Passage of California’s AB 506 requires financially troubled municipalities to participate in a neutral evaluation process with its creditors, or declare a fiscal emergency before filing for protection under Chapter 9 of the Bankruptcy Code. Although courts have yet to provide much insight into the practical and legal ramifications of AB 506, the Stockton and San Bernardino Chapter 9 cases may provide an early glimpse into whether the statute is more bark than bite.
In the case of Stockton, holders and guarantors of city bonds have argued in court filings that Stockton’s Chapter 9 petition should be dismissed. They claim the city failed to engage in a “neutral” evaluation process because it did not seek any reduction in its pension liabilities to the California Public Employees’ Retirement System (CalPERs).
In ruling on these claims, the Stockton Bankruptcy Court may provide judicial guidance on what constitutes a neutral evaluation process, as well as insight into thorny issues related to the treatment of municipal pensions under the Bankruptcy Code and state law.
Neutral evaluation is not at issue in San Bernardino. The city chose to avoid any evaluation process or creditor negotiations and instead filed its petition on the basis of a fiscal emergency.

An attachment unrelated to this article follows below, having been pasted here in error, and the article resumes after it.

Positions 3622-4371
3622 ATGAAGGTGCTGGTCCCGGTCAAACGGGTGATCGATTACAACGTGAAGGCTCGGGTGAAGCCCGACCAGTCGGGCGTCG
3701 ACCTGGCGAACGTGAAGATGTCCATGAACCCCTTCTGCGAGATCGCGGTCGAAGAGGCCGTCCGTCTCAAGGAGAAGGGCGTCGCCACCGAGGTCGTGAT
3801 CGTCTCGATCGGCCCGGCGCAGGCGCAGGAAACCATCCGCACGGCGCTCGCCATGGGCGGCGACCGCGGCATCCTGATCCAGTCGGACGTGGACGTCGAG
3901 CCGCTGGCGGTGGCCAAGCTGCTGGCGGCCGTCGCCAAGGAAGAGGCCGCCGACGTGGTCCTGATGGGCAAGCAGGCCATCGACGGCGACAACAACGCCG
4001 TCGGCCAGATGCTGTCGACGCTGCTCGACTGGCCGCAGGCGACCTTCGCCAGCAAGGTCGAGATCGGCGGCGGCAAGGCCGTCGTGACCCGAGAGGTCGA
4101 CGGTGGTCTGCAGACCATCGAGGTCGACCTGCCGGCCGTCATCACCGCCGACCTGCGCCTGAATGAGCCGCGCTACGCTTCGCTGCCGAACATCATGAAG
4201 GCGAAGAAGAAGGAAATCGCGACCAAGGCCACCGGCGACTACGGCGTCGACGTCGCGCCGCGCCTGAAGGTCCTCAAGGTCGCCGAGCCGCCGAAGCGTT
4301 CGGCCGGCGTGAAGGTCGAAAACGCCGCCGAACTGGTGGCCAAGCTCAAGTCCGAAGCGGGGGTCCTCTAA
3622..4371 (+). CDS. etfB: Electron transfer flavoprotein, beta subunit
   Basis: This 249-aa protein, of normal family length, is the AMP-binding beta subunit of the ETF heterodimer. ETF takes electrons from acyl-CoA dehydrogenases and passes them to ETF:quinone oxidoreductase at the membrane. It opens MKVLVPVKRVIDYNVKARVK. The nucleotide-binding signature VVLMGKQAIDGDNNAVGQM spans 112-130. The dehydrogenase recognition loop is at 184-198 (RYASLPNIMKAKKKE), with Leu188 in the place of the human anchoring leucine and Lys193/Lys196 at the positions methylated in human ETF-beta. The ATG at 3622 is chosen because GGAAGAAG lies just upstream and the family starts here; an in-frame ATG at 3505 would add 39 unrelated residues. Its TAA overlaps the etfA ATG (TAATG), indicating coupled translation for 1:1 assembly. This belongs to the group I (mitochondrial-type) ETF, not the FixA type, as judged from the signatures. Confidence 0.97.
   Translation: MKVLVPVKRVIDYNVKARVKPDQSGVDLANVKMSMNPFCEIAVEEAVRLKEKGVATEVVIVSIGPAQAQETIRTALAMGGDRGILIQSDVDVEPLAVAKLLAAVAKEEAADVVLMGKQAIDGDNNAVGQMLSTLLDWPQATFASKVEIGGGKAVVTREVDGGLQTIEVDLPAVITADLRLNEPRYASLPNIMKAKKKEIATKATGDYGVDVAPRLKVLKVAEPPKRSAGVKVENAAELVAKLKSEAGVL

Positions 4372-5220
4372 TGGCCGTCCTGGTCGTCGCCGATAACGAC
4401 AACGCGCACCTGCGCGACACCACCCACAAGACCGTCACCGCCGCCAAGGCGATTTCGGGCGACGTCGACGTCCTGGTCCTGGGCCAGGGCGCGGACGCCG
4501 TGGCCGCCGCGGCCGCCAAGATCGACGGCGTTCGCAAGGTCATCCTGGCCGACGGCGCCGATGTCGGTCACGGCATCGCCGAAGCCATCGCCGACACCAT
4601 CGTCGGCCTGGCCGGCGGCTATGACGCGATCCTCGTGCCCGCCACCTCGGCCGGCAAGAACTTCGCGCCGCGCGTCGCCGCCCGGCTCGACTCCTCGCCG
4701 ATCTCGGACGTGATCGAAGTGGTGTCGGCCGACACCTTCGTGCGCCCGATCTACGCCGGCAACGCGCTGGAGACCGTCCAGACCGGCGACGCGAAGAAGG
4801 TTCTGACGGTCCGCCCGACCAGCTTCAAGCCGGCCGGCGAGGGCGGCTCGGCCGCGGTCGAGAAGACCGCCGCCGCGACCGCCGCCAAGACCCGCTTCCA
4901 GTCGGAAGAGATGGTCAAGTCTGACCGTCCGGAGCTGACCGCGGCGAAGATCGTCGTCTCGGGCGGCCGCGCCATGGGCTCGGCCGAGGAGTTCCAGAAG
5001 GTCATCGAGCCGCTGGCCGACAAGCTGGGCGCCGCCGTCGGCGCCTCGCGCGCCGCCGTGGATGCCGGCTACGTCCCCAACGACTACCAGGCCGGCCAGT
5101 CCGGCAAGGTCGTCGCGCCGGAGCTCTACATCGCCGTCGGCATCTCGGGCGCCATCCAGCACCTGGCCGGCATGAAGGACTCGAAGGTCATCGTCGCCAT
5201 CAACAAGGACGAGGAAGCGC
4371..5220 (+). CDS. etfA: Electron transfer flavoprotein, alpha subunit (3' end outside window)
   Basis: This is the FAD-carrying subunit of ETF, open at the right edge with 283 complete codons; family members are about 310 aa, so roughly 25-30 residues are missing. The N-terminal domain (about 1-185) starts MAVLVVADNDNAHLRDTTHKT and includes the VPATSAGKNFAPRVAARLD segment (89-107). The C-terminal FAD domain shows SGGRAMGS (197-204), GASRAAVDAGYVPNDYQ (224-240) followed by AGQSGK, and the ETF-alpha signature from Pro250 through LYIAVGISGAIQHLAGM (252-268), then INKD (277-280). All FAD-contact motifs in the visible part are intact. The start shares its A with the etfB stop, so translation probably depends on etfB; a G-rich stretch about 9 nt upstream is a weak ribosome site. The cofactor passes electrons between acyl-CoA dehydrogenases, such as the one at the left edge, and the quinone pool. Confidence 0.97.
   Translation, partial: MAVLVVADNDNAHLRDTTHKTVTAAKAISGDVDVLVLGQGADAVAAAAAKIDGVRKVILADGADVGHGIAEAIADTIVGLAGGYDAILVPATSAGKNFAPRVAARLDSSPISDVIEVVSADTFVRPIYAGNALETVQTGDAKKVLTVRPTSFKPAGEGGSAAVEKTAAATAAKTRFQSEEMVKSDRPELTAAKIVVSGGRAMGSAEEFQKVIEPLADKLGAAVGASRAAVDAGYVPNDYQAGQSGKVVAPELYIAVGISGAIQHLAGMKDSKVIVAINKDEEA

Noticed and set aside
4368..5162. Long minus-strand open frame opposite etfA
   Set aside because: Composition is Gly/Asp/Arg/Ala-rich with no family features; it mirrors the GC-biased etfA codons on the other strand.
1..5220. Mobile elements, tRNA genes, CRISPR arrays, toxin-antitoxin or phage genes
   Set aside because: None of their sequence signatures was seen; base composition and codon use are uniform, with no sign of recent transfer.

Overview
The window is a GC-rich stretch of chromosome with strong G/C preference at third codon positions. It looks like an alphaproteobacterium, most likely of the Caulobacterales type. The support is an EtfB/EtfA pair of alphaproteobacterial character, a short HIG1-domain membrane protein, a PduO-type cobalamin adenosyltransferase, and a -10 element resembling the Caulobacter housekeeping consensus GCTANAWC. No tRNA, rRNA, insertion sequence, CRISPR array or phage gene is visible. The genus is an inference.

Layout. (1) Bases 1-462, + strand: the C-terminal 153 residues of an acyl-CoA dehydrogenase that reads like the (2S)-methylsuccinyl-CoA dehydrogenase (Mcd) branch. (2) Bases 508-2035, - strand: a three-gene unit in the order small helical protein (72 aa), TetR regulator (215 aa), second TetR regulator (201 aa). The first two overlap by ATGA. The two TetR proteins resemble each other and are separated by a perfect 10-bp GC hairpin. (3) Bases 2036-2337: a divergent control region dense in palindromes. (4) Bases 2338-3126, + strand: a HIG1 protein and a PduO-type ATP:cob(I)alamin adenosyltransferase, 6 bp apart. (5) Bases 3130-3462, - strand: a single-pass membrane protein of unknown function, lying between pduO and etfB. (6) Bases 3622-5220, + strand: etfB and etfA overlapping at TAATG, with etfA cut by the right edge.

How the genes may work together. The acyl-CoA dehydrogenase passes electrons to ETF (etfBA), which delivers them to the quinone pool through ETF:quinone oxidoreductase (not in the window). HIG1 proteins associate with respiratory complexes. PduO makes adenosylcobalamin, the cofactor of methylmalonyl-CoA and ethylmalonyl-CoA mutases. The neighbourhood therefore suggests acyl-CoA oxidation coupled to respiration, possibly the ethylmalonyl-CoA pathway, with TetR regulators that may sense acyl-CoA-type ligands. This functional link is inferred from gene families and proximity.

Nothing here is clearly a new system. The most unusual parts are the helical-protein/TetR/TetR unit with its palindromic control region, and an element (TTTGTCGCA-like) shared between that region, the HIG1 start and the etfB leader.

This decision has not, however, eliminated litigation over San Bernardino’s Chapter 9 eligibility. Insurers of the city’s bonds have challenged the action, arguing that the city has not provided enough information to assess whether a fiscal emergency actually exists. Creditors have also questioned whether the declaration of a fiscal emergency was a mere pretext for the city to avoid negotiating with its creditors.
Given that Chapter 9 eligibility is a threshold issue, the decisions in these cases should give municipalities and their creditors a quick sense of how strictly California bankruptcy courts will enforce AB 506.
The author of this post, Brian Harvey, is a partner in the Goodwin Procter's Business Law Department and a member of its Financial Restructuring Practice.